Your teens summer earnings can’t buy love, but they can buy a bit of retirement security. In my last column, I extolled the virtues of opening—and perhaps even contributing to—a Roth IRA for a working teenager. Your child needs to earn money if he or you are going to contribute to an IRA on his behalf. The how To Make Money As A Teenager for making the contribution is April 15, 2015. But you can start sooner, even if your teen hasn’t yet earned the money on which you will be basing the IRA contribution.
If the kid doesn’t earn enough to justify your contributions, you can withdraw the excess with relatively little in the way of paperwork or penalties. Roth IRA on her behalf, using her Social Security number. Not every brokerage or mutual fund company that will open a Roth IRA for an adult will do so for a minor, but many of the larger ones will, including Vanguard, Schwab, and TD Ameritrade. Once she ages out, the account will then need to be re-registered in her name. To encourage your teen to participate, you might offer to match every dollar he puts in. How an adult should invest an IRA depends upon the person’s goals and risk tolerance—the same is true for a teen. You can help set those parameters by pointing out to your child that, since he’s unlikely to retire until his 60s this is likely to be a decades-long investment, and enduring short-term downturns is the price for enjoying higher potential long-term gains. Ask your child: Which would you rather? No doubt, your kid will choose the bigger number.
But you also want this to be a lesson in the risks involved in investing. Some teenagers will be perfectly fine accepting the risk. You also might explain that there are options that will not decline in value at all—such as CDs and money market accounts. But should he choose those safer options, he’ll be trading off high reward for that benefit of low risk. So his money will actually be worth less by the time he’s ready to retire. Some risk, therefore, will likely be necessary in order to grow his money in a meaningful way. Assuming he can tolerate some fluctuation, a stock-based mutual fund is probably the most appropriate and profitable strategy—especially since a fund can theoretically offer him a ownership in hundreds of different securities even though he may only be investing a few thousand dollars.
These offerings are geared toward a specific year in the future—for instance, one near the time at which your child might retire. Target date funds are usually a portfolio comprised of several different funds. The portfolio allocation starts out fairly aggressive, with a majority of the money invested in stock-based funds, and much smaller portion in bond funds or money market accounts. As time goes by—and your child’s prospective retirement draws nearer—the allocation of the overall fund gradually becomes more conservative. The value of the account can still rise and fall in the years nearing retirement, but with likely less volatility than what could be experienced in the early years.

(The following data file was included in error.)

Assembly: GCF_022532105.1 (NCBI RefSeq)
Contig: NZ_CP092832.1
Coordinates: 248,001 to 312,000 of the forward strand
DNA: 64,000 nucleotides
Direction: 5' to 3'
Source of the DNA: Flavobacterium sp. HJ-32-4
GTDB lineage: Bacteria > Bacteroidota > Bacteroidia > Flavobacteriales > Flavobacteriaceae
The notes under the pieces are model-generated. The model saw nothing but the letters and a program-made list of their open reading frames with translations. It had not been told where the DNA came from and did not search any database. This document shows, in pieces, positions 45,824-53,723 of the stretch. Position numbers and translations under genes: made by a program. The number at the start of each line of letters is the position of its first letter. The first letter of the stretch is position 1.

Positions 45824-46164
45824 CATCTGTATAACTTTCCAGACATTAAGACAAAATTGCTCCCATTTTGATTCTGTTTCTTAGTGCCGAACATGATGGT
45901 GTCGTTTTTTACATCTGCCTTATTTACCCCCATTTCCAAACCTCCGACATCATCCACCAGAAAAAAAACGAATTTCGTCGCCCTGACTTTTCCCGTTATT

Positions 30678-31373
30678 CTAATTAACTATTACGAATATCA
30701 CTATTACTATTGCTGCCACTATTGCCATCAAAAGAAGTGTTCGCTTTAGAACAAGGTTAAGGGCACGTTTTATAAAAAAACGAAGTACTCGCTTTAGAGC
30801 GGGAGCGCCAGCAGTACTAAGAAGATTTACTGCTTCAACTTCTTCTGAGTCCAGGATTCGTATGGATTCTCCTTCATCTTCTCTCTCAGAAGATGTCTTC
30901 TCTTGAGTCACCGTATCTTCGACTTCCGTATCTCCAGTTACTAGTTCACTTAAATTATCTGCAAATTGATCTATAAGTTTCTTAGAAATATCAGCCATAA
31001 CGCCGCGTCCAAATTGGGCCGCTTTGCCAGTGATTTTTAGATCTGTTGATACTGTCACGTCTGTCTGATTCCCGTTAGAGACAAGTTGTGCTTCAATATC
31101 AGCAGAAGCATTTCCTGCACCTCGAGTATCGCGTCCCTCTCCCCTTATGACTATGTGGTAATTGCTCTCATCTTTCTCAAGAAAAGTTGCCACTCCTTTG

Of course, if you choose a brokerage account for your child’s Roth IRA, you have the option of purchasing shares in a company that might be of particular interest to your kid. He’s also the author of Make Your Kid a Millionaire. Money may receive compensation for some links to products and services on this website. Offers may be subject to change without notice. Quotes delayed at least 15 minutes. Market data provided by Interactive Data. ETF and Mutual Fund data provided by Morningstar, Inc. P Index data is the property of Chicago Mercantile Exchange Inc. Powered and implemented by Interactive Data Managed Solutions.
Enter to Win Cash for Christmas! Okay, so that’s not really a shock to any parent. From the day you brought your kids home, they wanted to be the center of your universe—partly because they depended on you and partly because they wanted their needs met as quickly as possible. Even if patience is a virtue, it’s still a challenge to make it a part of our normal lives—and the lives of our kids.
How To Make Money As A Teenager Expert Advice
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But one great way to nurture patience is by saving money, which is where you can connect with your kids in a meaningful way. So, challenging them to save up for those things actually teaches them some incredible life lessons, like goal-setting, delayed gratification, sacrifice, self-discipline and, yes, patience. With that in mind, here are five things your teen may be thinking about—and could be saving for—right now. Emergencies Teen emergencies probably look different than adult emergencies. They may be dealing with a phone that fell in the toilet rather than a major medical event.